You can dismiss Trump’s comment that Kim speaks “and his people sit up at attention. I want my people to do the same” as another example of his elephantine flippancy, but there were a disturbing number of what we’re told after the event were jokes on that theme. The G7 rancour and Singapore lovefest were further evidence that he is more at ease with authoritarians than democrats.

As we’re reminded by Republican political consultant Rick Wilson, whose gonzo polemics enhance the Daily Beast, Trumpism evinced demagoguery and authoritarianism from the beginning: “Trump was never a man running as a servant of the people; he was an avatar for their darkest, most vengeful, most petty grievances and imagined slights from a catalogue of monsters from the Fox News scare closet.”

Having replaced the “adults” among his staff with enablers and zealots and started to make gains in the polls, Trump is emboldened and ever more inclined to follow his natural, base instincts. Furthermore, his takeover of the Republican Party is all but complete, as demonstrated by his successful last-minute intervention in the South Carolina Republican primary. He denounced incumbent representative and former governor Mark Sanford, a Tea Party conservative, as “very unhelpful in my campaign to MAGA”, adding, somewhat contradictorily, “he is MIA [missing in action] and nothing but trouble”. Sanford was ousted by a Republican state legislator, who declared, “we are the party of President Donald J Trump”.

“People become disenchanted with the way democracies work,” warned Sanford. “A strongman comes along [and] says, ‘You’ve got to give up some freedoms, but if you do, I’ll take care of the problems for you.’” The Trump cult that the Republican Party is becoming before our eyes is fast-tracking this process with more and more elected representatives deciding that to oppose the President is to thwart the will of the voters who sent them to Washington.

Assault on the norms

Meanwhile, Trump and his surrogates maintain their assault on the norms, conventions and protocols of democracy and government. Trump labelled recent and current FBI leaders “scum” and demanded some be jailed for undemonstrated crimes. No longer content with calling for special counsel Robert Mueller’s investigation to be closed down, Trump’s legal spokesperson, Rudy Giuliani, now wants the investigators themselves to be investigated. Switching hats, Giuliani called Joe Biden, Barack Obama’s vice president and before that a distinguished senator popular on both sides of the aisle, “a mentally deficient idiot”.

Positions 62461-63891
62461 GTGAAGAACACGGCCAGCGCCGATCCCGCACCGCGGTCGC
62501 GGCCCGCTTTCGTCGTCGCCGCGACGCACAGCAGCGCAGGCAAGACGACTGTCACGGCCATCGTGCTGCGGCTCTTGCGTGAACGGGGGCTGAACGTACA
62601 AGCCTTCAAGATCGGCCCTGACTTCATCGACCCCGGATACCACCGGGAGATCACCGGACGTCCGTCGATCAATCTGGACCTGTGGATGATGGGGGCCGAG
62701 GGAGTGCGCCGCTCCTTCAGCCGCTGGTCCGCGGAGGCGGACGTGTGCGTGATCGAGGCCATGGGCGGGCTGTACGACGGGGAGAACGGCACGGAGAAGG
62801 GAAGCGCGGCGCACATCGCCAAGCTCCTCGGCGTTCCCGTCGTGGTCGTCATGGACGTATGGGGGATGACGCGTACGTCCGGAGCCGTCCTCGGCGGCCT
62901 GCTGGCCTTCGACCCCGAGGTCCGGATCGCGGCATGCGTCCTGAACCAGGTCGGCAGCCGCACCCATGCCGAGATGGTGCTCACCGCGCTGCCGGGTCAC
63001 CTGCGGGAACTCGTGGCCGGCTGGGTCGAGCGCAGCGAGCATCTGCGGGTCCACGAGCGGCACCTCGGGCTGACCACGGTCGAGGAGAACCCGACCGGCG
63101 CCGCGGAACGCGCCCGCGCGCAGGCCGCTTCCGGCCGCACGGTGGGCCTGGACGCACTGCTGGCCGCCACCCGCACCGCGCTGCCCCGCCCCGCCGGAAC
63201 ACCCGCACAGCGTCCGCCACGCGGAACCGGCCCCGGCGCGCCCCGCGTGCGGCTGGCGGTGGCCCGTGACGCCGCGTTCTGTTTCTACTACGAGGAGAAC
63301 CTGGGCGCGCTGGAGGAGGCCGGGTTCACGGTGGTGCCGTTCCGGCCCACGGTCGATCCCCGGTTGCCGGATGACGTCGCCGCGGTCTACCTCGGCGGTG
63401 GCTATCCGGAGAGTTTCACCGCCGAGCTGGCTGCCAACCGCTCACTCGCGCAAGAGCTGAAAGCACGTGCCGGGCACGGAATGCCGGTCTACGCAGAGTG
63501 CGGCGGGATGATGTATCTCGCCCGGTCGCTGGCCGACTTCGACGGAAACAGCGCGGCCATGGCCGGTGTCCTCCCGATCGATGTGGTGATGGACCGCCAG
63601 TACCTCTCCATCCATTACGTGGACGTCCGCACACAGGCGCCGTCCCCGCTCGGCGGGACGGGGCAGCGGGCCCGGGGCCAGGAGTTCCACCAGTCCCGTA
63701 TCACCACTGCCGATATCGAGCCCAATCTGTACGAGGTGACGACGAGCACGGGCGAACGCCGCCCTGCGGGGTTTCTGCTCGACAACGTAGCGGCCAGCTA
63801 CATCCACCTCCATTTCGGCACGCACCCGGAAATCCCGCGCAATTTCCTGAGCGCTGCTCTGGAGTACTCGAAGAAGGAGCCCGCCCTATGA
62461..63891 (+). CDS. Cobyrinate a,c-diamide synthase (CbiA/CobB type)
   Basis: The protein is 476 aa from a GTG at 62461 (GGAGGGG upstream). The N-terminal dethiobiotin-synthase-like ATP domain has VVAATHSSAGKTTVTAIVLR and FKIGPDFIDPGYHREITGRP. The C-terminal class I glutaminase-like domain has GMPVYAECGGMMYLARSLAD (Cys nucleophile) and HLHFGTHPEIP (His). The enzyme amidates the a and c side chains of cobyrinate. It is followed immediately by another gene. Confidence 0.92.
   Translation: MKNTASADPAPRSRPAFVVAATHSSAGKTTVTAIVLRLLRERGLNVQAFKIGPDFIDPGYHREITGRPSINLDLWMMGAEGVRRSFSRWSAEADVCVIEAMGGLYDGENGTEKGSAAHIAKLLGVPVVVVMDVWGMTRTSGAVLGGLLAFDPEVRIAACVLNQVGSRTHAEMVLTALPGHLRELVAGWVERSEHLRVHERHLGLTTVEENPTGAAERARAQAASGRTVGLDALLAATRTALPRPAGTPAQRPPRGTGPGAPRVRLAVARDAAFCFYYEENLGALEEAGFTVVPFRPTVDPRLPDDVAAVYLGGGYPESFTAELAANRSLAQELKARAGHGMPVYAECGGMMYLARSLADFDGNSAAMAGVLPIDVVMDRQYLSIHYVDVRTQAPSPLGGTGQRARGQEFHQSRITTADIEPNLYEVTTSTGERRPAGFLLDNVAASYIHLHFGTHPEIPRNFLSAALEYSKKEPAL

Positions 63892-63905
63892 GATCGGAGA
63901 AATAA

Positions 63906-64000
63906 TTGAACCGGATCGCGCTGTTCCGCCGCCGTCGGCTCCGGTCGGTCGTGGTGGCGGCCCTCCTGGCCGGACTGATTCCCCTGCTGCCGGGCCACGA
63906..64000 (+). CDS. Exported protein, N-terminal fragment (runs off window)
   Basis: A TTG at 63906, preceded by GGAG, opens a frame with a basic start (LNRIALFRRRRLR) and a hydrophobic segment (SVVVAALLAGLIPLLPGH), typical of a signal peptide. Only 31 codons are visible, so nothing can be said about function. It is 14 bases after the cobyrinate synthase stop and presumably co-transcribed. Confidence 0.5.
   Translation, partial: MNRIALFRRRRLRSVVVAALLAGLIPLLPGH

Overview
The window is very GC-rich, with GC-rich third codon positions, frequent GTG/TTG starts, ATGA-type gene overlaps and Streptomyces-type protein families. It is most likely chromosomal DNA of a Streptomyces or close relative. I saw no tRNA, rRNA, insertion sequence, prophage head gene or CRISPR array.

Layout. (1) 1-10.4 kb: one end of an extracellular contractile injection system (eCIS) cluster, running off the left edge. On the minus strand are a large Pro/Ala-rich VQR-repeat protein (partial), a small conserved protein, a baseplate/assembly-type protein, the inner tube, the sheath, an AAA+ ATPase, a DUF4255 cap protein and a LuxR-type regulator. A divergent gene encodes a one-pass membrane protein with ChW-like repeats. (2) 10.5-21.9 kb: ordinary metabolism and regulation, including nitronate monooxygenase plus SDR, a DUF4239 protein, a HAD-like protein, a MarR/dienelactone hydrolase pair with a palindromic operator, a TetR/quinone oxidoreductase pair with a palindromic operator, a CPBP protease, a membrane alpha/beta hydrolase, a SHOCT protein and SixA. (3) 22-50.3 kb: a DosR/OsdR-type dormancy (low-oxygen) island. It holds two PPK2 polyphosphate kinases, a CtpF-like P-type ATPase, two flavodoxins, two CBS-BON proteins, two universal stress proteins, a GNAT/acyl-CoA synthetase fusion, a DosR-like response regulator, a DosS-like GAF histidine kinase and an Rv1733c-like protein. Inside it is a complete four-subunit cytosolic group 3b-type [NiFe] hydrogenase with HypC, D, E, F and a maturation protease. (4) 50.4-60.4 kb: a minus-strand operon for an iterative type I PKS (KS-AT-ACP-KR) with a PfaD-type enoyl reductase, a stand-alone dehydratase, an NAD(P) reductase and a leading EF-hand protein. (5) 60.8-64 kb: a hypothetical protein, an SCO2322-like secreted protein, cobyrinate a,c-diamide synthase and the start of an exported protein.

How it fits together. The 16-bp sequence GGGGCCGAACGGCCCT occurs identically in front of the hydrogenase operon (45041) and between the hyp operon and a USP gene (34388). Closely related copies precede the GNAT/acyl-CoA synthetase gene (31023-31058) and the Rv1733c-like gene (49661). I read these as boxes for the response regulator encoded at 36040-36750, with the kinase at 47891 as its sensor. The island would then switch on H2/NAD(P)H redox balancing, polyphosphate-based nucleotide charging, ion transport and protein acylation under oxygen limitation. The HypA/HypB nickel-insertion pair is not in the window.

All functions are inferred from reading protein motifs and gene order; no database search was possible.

Eric Edelman was George W Bush’s Ambassador to Turkey during the early days of President Recep Tayyip Erdogan’s consolidation of power. “What [Trump] has done,” says Edelman, “is begin to stress these norms and stress them constantly, and people become inured to it. I’ve seen this play out in Turkey and that’s how this stuff gets normalised. After a while, people say, ‘Okay, that’s the way it is.’”

The groundwork is being laid. At the US’s southern border, immigration officials are separating undocumented immigrant parents from their children, some of whom are being held in cages, as a deterrent. “You can see,” says Democrat senator Jeff Merkley, “the arc of dehumanisation of immigrants that created the grounds for treating immigrants like this.”

Last weekend, Trump’s 2016 campaign manager and former strategist Steve Bannon predicted the Republican Party would achieve an “astounding” victory in the November mid-term elections as long as the President “listens to his own inner voice” and “doesn’t cave” on immigration. A poll just out shows 46% of Republican voters agree with the policy of separating immigrant parents from their children; 32% disagree.

Lamenting the slouch towards authoritarianism, former Republican congressman and chairman of the American Conservative Union Mickey Edwards said recently, “I don’t know if it’s where the country’s headed or where it’s already gone.”

If Bannon is correct, and the Trump Party strengthens its grip on power come November, that issue will be put to rest, along with a few other things, such as the Mueller investigation and any prospect of Trump being held to account.

This article was first published in the June 30, 2018 issue of the New Zealand Listener.